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Effect of marriage on pre-existing psychoses

Behere, Prakash B.; Rao, Sathyanarayana T. S.1; Verma, Kiran2

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doi: 10.4103/0019-5545.91900
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“Marriage consists of the rules and regulation which define the rights, duties and privileges of the husband and wife.”

– Georgea Lundberg

Marriage is a social union or legal contract between a male and a female having intimate interpersonal relationships. It has been the greatest and most important of all social institutions in the human society. People marry for many reasons such as legal, social, libidinal, emotional, economic, spiritual, and religious. These might include arranged marriages, family obligations, legal establishment of a nuclear family unit, legal protection of children, and public declaration of commitment.

The relationship between marriage and mental illness is very complicated and this issue commonly arises in psychotic illnesses. Psychosis is usually diagnosed at late adolescent and early adulthood. Being a disease of the age at which decision of marriage is taken, the question of whether to marry or not and whether marriage will lead to improvement or deterioration in psychoses is equally faced by patients, their family members, and treating psychiatrists. Mental disorders and problems in marriage are closely linked though there is a controversy about the sequence.


In India, marriage is a social institution of extreme importance. It is much more than a variety of close personal affiliation uniting two partners and is based on the following foundations…[1] most often it is not a free personal choice but is an arranged relation between two families; the maturity of the partner is not an essential requirement for marriage, and marriage encompasses a heterosexual relationship. In Indian marriage, the husband is considered the head and principle earner of the family; sexual fidelity and monogamy of both husband and wife are represented as marital ideals. Society exerts great pressure on both sexes to marry; mostly people marry without thinking about their personal choice of getting or not getting married. In the presence of mental illness, if marriage is done under pressure, it may lead to deterioration of mental condition.


In India, marriages are usually arranged by parents and are influenced by number of factors such as astrological compatibility, caste regulation, geographic proximity, and expectations of dowry. Female psychotic patients have multifold psycho-socio-economic problems than males because in an Indian setting, male dominates and he is the deciding person for selection of partner. Female patient undergoes tremendous stress in getting married, and if she is having pre-existing mental illness, then the situation worsens. Almost all females face many of the following problems in getting married and sustaining married life. Firstly, at the time of proposal, when a girl is shown to the male partner, it is a stress due to the uncertainty of fixing up of marriage. Secondly, the question of dowry hampers and causes stress. Thirdly, after marriage, she has to leave her parents’ house where she has spent 18–20 years of her life. Fourthly, she goes to a new house where she has to cope up with new family members of different temperaments. Fifthly, if she is on drugs for maintenance of improvement from psychoses, she has to face difficulties such as her in-laws may ask for the reason of taking drugs and she may stop taking because of impending risk of questioning and may lead to relapse. Sixthly, she has to undergo first sexual experience which may be traumatic to her. Seventhly comes pregnancy, which itself is a stress (wanted or unwanted). Eighthly, she undergoes the stress of having a male or female baby because male babies are socially much more accepted and preferred over female babies. And finally, child birth. Because of the above-mentioned stressors, female psychotic patients may have more episodes of exacerbation of symptoms or relapse of psychotic illness.[2]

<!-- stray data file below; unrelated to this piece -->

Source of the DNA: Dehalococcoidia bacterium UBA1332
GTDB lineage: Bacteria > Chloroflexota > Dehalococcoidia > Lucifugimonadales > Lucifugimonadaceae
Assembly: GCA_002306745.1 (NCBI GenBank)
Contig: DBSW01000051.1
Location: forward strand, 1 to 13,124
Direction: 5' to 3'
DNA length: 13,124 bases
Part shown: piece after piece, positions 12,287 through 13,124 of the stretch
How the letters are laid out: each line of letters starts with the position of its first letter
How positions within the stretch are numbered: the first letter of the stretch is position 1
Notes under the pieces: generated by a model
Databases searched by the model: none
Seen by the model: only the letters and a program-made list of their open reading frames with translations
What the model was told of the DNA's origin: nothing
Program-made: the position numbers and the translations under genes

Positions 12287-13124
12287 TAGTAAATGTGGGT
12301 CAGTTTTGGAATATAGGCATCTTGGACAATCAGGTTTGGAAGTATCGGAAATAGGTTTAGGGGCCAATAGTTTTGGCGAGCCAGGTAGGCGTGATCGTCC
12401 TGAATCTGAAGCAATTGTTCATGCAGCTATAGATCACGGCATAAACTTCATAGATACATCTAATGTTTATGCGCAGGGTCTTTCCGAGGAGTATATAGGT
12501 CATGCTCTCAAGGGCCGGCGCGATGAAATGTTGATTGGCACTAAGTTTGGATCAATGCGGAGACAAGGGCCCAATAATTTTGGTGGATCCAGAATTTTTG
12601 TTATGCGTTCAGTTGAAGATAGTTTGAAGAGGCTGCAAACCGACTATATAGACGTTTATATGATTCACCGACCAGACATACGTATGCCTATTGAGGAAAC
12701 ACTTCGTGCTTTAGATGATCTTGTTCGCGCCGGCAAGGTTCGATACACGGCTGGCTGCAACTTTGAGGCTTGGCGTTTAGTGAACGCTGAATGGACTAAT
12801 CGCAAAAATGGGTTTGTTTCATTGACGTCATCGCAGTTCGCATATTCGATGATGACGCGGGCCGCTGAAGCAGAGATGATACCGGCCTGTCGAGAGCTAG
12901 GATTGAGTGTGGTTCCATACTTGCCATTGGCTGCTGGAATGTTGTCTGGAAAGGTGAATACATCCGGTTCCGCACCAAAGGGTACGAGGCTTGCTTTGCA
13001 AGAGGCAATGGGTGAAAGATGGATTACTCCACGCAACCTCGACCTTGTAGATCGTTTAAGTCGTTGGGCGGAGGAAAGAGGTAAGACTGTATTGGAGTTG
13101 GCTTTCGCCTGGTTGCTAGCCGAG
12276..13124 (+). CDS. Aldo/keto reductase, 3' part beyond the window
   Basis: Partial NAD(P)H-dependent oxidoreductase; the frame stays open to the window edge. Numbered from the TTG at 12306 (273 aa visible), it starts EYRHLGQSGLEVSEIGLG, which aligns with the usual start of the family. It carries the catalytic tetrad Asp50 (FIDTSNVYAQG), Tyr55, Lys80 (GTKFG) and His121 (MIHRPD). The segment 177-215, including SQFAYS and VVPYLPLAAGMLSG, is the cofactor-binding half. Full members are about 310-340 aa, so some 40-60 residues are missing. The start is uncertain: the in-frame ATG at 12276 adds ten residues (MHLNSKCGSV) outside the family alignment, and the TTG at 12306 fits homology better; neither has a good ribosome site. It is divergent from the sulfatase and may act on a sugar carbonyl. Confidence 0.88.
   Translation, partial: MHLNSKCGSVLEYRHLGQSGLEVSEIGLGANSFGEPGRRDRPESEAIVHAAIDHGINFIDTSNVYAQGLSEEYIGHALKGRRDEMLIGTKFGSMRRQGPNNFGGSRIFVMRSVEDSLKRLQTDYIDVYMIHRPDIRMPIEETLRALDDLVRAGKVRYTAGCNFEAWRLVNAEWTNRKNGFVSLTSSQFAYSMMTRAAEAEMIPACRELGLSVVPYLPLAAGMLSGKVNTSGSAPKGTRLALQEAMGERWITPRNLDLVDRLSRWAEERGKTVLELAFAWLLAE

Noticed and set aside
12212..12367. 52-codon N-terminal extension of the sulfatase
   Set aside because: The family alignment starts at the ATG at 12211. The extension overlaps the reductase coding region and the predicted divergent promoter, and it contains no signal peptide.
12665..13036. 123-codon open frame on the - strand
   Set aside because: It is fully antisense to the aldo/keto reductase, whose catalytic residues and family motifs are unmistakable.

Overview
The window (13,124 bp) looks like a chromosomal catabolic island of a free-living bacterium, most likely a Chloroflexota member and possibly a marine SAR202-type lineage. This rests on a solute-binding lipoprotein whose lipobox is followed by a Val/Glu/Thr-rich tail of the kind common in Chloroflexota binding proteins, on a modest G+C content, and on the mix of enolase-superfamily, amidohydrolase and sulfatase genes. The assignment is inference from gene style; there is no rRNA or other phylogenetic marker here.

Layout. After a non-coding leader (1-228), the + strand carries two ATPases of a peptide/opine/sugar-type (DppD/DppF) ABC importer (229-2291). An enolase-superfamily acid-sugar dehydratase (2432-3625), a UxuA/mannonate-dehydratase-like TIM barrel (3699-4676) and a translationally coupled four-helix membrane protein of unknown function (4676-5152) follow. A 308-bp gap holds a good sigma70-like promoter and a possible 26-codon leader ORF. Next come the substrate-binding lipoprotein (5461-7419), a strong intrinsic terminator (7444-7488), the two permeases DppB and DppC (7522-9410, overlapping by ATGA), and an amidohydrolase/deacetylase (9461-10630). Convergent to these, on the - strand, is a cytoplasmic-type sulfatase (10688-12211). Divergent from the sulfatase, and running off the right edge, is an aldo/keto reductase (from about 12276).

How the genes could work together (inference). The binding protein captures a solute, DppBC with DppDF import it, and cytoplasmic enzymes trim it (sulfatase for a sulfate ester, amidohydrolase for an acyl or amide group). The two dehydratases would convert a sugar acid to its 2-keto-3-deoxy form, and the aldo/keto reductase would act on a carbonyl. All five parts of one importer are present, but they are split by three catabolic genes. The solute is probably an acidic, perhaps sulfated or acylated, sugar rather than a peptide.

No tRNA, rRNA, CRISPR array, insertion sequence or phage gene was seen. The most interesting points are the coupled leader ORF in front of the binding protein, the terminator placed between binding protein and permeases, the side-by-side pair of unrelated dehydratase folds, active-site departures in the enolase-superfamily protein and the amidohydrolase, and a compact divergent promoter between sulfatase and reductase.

For most women in India, marriage is a one-time event in life, which is glorified and sanctified and is associated with much social approval. If this is endangered or broken by mental illness like psychoses, the lives of these women are shattered beyond repair. Married mentally ill women are more likely to be sent back to their parental homes, abandoned, deserted, or divorced. More females face broken marriages as compared to males who remain single.[3]